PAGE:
40 kWh battery will not be produced. It's official

40 kWh battery will not be produced. It's official

Tesla just announced :

Also being announced today is that the small battery option for the Model S will not enter production, due to lack of demand. Only four percent of customers chose the 40 kWh battery pack, which is not enough to justify production of that version. Customers are voting with their wallet that they want a car that gives them the freedom to travel long distances when needed.

The customers who ordered this option will instead receive the 60 kWh pack, but range will be software limited to 40 kWh. It will still have the improved acceleration and top speed of the bigger pack, so will be a better product than originally ordered, and can be upgraded to the range of the 60 kWh upon request by the original or a future owner.

fluxemag | 01. April 2013

Just got the email confirming the upgrade prices as stated earlier in this post. 11k battery, 2.5k supercharger at any point in the future. Standard pricing if you want to upgrade now. I'm not doing either, maybe some day if the battery deg is too bad and I need extra capacity. For now I'm just happy to have a faster car coming soon.

alfafoxtrot1 | 01. April 2013

"I'm just happy to have a faster car coming soon." - R.U. Sure TM isn't going to affix a large parachute to all 40kwh cars, removable upon payment of an upcharge?

lazyav8tr | 01. April 2013

It appears I got under the wire. The 40kw option is now shown as "No longer available". I finished all the "paperwork" on the 40kw and it was accepted before the option disappeared. Yaaahooo!!!

Earl and Nagin ... | 01. April 2013

Has anyone seen any announcements about the warranty for the software-limited 40 kWhr packs? Theoretically, they should get a lot more miles and time since they won't be allowed to discharge or charge so much. This should be a big long-term relief to the 40 kWhr owners who elect to keep the software-limitation.

georgefmoses | 01. April 2013

1) Tesla now claims that the performance of the software limited 60s will be as good as the standard 60s, i.e., a faster 0-60 speed for the 40s. Wondering how this is possible as this limited 60 is a much heavier vehicle powered by the same 40kwh source. Would seem that logically it would be a slower vehicle.

@) Why not produce ONLY a 85 kwh and use software to limit BOTH the 60s and the 40s. This would simply production even more, no?

Xerogas | 01. April 2013


1) It's not a 40kWh source, it's a 60kWh battery. The car is the same as a normal 60, but the range is artificially limited by software

2) 85kWh batteries are enormously expensive to make (and so are 60s, compared to 40s). Tesla is already losing money by selling 60s for the price of 40s, so this is a one-time deal to keep their word for pre-ordered 40s (and not to upset people who paid for 60s, who would naturally be upset if someone got the range of a 60 for the price of a 40 without paying for it).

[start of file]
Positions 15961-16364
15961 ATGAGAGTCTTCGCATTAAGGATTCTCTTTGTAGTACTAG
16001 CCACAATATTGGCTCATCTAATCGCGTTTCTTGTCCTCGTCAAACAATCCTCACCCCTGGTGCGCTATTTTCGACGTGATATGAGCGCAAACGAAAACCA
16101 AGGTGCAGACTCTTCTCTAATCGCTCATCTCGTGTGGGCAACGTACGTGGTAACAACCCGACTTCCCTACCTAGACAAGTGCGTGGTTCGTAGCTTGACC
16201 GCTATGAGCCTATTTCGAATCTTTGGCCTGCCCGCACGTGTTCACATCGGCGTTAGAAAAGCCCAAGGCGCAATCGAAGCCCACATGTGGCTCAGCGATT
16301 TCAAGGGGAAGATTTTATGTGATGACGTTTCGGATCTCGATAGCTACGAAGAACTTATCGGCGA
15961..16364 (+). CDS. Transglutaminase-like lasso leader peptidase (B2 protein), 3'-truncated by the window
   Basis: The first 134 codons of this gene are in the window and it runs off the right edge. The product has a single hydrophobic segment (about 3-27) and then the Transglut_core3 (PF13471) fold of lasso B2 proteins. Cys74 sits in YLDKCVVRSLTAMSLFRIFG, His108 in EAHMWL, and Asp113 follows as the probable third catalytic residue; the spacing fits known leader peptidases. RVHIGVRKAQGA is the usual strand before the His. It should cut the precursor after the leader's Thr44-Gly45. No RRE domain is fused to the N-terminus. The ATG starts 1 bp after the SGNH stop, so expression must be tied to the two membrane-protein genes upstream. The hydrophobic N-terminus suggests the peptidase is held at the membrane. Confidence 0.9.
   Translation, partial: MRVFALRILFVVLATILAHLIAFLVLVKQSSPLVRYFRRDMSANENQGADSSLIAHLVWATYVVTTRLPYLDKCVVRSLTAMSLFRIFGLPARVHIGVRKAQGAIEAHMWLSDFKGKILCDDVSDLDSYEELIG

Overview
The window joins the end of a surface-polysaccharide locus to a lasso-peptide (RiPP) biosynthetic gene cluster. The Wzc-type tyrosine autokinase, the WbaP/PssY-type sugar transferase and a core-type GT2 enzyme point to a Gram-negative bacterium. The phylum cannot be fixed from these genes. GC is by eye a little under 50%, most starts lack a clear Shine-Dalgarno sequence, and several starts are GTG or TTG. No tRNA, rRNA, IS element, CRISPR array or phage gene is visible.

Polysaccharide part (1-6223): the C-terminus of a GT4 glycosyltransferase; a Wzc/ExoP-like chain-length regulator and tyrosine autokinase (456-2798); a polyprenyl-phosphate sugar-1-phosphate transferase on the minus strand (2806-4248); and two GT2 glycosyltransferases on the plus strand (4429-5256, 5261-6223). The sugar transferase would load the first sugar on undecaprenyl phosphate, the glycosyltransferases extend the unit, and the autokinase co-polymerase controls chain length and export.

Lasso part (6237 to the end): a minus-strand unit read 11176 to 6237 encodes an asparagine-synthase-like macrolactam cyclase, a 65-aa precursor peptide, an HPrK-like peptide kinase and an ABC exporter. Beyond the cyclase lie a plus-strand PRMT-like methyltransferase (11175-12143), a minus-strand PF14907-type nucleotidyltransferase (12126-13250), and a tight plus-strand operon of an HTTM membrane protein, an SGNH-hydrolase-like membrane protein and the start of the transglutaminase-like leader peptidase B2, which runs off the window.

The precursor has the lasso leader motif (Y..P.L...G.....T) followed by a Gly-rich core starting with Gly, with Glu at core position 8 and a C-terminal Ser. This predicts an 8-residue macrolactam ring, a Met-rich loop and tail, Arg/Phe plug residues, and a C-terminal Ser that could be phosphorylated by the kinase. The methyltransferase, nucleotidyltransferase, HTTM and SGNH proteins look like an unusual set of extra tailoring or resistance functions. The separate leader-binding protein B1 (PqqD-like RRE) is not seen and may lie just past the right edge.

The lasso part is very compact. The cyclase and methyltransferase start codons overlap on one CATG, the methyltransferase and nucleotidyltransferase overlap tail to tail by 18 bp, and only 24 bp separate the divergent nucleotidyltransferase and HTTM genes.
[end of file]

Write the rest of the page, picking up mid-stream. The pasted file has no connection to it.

I think it's a brilliant compromise.

danielccc | 01. April 2013

I wonder how they calculate the capacity limit for these cars.

There are two ways to do it. One is to multiply the capacity of your 60 kWh pack by 2/3. As the pack loses capacity, so does your software limited range. It would act as if you had a real 40 kWh pack.

The other way is to simply cap range at 40kWh. When new, this is 2/3 of the 60 kWh pack. But as the battery ages, your range stays constant all the way out to a 33% loss in capacity. It's as if, 500 or 600 charge cycles later, you still have a brand new 40 kWh car.

Here is the thing though. With the second method, the limit upgrade becomes useless once you get to that point.

Amped | 01. April 2013

Degradation over time will not change & will be that of the 60
Is expected to be around 1.7% a yr or about 70% after 10 years.
When charging it cycles through all of the cells (or bricks) in the battery, only the range will be limited.
It's believed that it's best to keep Lithium Ion batteries at a state of charge between 20% and 80%.
Bravo TM for taking care of the MS40 holders

I'm a 60 expecting delivery in a few weeks!

Superliner | 01. April 2013

The old bait and switch. For mere mortals who don't have 100K to drop on a car purchase let's hope GenIII is not a butt ugly 75-80 mile car that hopefully they really WILL SELL for the advertised price.

ramtaz | 02. April 2013

How would this affect the tax paid to upgrade later? What happens when new and improved technology is available and you purchased a battery replacement plan?
Many folks just want to enter the EV gallery ,their budget is limited to the 40 Model S.
The option to "upgrade" at $11000 later vs $10000 now is no different then when they first designed their model S. Then you have to pay the supercharger option of $2000 now or $2500 later.
Adding $12000 now would put the Model S out of reach for most of the 40 reservation holders.
That's why they designed their Model S as 40's.
My 40 is at $66570 , sales tax is $4141 ,, I will stay the course.